And so we can ask ourselves: what is the mystery in which God is hidden? Where can I find him? All around us we see wars, the exploitation of children, torture, trafficking in arms, trafficking in persons… In all these realities, in these, the least of our brothers and sisters who are enduring these difficult situations, there is Jesus (cf. Mt 25:40,45). The crib points us to a different path from the one cherished by the thinking of this world: it is the path of God’s self-abasement, his glory concealed in the manger of Bethlehem, on the cross upon Calvary, in each of our suffering brothers and sisters.
The wise men entered into the mystery. They passed from human calculations to the mystery: this was their conversion. And our own? Let us ask the Lord to let us undergo that same journey of conversion experienced by the wise men. Let us ask him to protect us and to set us free from the temptations which hide the star. To let us always feel the troubling question: “Where is the star?”, whenever – amid the deceptions of this world – we lose sight of it. To let us know ever anew God’s mystery, and not to be scandalized by the “sign” which points to “a babe wrapped in swaddling cloths, lying in a manger” (Lk 2:12), and to have the humility to ask the Mother, our Mother, to show him to us. To find the courage to be liberated from our illusions, our presumptions, our “lights”, and to seek this courage in the humility of faith and in this way to encounter the Light, Lumen, like the holy wise men. Amen.
Pope Francis says that each of us needs to work to bring peace in our own environments, especially amid family tensions, and that these "small gestures" have great value, opening paths to peace.
The Pope said this today during an address before praying the midday Angelus with those gathered in St. Peter's Square. He also announced the names of the 20 new cardinals to be created in the upcoming February consistory.
Recalling that Jan. 1 is the World Day of Peace, and that his message for this year focused on slavery, the Holy Father said, "My hope is that the exploitation of man by man would be overcome."
"Each person, and every people hungers and thirsts for peace; therefore, it is necessary and urgent to build peace!"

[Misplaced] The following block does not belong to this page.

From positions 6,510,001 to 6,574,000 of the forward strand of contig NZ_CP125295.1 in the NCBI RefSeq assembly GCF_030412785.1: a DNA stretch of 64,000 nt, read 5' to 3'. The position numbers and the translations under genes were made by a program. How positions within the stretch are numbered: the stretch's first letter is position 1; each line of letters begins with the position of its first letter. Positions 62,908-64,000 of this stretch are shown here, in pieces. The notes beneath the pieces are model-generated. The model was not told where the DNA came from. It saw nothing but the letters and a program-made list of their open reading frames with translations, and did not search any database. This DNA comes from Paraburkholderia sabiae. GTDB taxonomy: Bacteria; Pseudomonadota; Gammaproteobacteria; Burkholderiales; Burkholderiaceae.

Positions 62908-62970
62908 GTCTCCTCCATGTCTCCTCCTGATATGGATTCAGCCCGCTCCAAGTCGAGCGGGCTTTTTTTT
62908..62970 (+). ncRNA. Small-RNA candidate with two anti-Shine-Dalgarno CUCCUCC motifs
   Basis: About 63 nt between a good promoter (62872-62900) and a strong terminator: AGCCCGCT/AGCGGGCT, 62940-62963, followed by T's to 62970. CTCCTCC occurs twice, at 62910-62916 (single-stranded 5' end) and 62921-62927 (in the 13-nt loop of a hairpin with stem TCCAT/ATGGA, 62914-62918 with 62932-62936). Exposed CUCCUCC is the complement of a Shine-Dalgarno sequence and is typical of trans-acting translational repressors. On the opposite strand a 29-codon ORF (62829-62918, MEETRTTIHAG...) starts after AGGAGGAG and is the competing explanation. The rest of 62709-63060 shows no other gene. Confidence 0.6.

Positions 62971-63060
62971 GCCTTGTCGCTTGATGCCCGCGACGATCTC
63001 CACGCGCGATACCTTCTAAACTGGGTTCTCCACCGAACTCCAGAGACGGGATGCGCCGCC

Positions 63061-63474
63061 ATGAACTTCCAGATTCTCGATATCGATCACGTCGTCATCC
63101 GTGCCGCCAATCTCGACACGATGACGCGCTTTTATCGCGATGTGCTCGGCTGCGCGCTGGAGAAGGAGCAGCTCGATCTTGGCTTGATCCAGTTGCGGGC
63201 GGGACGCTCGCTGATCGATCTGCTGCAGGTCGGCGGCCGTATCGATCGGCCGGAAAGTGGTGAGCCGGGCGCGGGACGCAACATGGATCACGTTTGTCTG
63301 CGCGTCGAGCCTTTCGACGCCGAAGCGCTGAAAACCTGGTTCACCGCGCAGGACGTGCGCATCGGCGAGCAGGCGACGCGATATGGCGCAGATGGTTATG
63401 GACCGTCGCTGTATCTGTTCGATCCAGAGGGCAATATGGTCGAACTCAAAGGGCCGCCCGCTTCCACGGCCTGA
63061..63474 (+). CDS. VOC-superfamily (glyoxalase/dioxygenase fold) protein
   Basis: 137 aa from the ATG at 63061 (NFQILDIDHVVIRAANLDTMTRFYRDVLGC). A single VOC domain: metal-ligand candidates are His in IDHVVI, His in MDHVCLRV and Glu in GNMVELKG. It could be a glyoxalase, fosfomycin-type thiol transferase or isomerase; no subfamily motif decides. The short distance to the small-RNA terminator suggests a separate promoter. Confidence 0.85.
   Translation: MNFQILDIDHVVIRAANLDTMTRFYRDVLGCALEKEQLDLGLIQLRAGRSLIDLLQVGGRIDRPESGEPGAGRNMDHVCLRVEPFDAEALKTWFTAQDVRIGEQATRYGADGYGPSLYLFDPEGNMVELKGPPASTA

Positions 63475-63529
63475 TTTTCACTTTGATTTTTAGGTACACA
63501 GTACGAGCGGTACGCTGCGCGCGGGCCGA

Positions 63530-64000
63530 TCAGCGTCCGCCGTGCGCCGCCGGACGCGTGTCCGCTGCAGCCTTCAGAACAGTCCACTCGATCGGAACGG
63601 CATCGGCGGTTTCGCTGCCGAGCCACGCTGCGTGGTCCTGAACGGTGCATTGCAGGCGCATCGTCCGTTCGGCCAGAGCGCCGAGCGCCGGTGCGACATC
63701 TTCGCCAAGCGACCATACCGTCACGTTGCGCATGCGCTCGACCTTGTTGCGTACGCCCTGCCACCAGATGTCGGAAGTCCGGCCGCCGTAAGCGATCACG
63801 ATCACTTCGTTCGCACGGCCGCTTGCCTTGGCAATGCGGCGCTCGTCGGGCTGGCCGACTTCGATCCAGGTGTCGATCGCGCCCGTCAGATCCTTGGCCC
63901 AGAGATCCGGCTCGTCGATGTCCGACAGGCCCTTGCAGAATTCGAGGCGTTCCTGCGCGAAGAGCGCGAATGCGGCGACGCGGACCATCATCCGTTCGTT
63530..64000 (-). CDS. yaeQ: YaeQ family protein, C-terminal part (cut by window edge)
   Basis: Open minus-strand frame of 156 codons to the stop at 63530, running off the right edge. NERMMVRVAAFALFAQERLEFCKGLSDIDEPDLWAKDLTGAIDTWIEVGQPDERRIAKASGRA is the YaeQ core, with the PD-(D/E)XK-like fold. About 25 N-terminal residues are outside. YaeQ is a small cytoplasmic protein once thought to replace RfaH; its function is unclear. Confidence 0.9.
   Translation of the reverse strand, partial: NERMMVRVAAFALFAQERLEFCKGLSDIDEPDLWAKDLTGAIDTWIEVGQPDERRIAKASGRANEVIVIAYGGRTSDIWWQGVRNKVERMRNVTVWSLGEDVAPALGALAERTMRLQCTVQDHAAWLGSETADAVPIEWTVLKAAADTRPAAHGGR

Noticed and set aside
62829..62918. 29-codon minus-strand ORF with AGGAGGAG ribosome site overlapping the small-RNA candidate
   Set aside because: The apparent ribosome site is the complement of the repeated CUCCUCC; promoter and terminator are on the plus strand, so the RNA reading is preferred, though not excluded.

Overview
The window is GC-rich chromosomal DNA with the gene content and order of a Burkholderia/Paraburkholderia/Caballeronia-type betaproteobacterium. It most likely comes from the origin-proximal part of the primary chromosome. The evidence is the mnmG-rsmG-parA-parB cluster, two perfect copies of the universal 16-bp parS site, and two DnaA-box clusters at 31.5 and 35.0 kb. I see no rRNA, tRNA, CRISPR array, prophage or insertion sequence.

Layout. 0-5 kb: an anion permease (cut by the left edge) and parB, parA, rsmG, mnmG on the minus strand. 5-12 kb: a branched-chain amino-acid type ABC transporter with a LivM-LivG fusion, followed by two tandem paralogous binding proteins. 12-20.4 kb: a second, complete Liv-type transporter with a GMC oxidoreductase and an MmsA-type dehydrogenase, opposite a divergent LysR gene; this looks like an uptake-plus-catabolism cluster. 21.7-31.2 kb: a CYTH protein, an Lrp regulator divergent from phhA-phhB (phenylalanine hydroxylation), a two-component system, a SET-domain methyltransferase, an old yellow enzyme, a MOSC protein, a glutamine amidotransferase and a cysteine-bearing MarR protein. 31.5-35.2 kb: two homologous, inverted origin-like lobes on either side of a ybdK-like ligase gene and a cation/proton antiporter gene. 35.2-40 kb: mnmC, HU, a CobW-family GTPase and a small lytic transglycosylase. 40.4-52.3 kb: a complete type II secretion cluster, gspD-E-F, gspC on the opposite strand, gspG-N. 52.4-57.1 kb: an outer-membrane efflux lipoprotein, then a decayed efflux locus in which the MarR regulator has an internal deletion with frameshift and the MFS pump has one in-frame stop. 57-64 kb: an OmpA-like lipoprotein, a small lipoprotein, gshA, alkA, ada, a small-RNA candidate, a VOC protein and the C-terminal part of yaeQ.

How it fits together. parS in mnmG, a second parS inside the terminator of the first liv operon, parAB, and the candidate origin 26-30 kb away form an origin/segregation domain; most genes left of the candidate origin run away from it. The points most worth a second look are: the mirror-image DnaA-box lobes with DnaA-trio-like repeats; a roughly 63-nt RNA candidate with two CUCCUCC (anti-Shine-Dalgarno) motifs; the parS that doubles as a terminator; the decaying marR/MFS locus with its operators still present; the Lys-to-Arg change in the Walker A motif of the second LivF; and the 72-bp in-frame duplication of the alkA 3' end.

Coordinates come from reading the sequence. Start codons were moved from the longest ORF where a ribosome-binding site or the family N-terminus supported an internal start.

The Pontiff affirmed that peace is more than an absence of war, and is rather "a general condition in which the human person is in harmony with himself, with nature, and with others."
"We must convince ourselves, despite any appearances to the contrary, that concord is always possible, at every level and in every situation," he pleaded. "There is no future without proposals and projects for peace!"
Citing the Old Testament, the Bishop of Rome noted that peace is a promise of God, and is proclaimed as a special gift of God at the birth of Christ.
"Such a gift requires that we seek it incessantly in prayer and welcome it every day with commitment, in the situations in which we find ourselves," he said. "At the dawn of a new year, we are all called to rekindle in our hearts an impulse of hope, that should result in concrete works of peace, reconciliation, and fraternity.
"Each one, in his own role and responsibility, can accomplish gestures of fraternity in dealing with one’s neighbor, especially with those who are tried by family tensions or by disagreements of different kinds. These small gestures have great value: they can be the seeds that give hope, they can open paths and prospects of peace."
The Pope concluded by inviting prayer to Mary, Queen of Peace. "She, during her earthly life, knew no small difficulties, joined to the daily fatigue of existence," he said. "But she never lost peace of heart, the fruit of trustful abandonment to the mercy of God. Let us ask Mary, our tender Mother, to show to the whole world the sure path of love and of peace."
Pope Francis urged people of all religions and cultures on Thursday to unite to fight modern slavery and human trafficking, saying in his first Mass of 2015 that everyone had a God-given right to be free.
The service at St. Peter's Basilica marks the Roman Catholic Church's World Day of Peace. This year's theme is "No Longer Slaves, but Brothers and Sisters."
"All of us are called (by God) to be free, all are called to be sons and daughters, and each, according to his or her own responsibilities, is called to combat modern forms of enslavement. From every people, culture and religion, let us join our forces," he said.
Last month Francis appealed to consumers to shun low-cost goods that may be the product of forced labor or other forms of exploitation.
That message was sent to heads of state and governments, international institutions and parishes throughout the 1.2 billion-member Church.
The Argentine pope has made defense of migrants and workers a central issue of his papacy. At a Vespers service on New Year's Eve, he condemned administrators and criminals in Rome accused of pocketing public funds meant to help poor migrants, urging a "spiritual and moral renewal."
The second global slavery index released in November by the Walk Free Foundation, an Australian-based human rights group, estimated that almost 36 million people were living as slaves, trafficked into brothels, forced into manual labor, victims of debt bondage or born into servitude.
After Mass, the pope delivered his traditional New Year's Day noon address to tens of thousands of people, most of whom took part in peace marches to the Vatican.
"Peace is always possible but we have to seek it. Let us pray for peace," he told the crowd of people carrying balloons and banners with peace slogans
This is a modest effort at a "blog" my attempt to offer some brief reflections each day that come from various sources that I find interesting - primarily the daily reflections of Pope Francis as found on Zenit and Rome Reports. Fr. John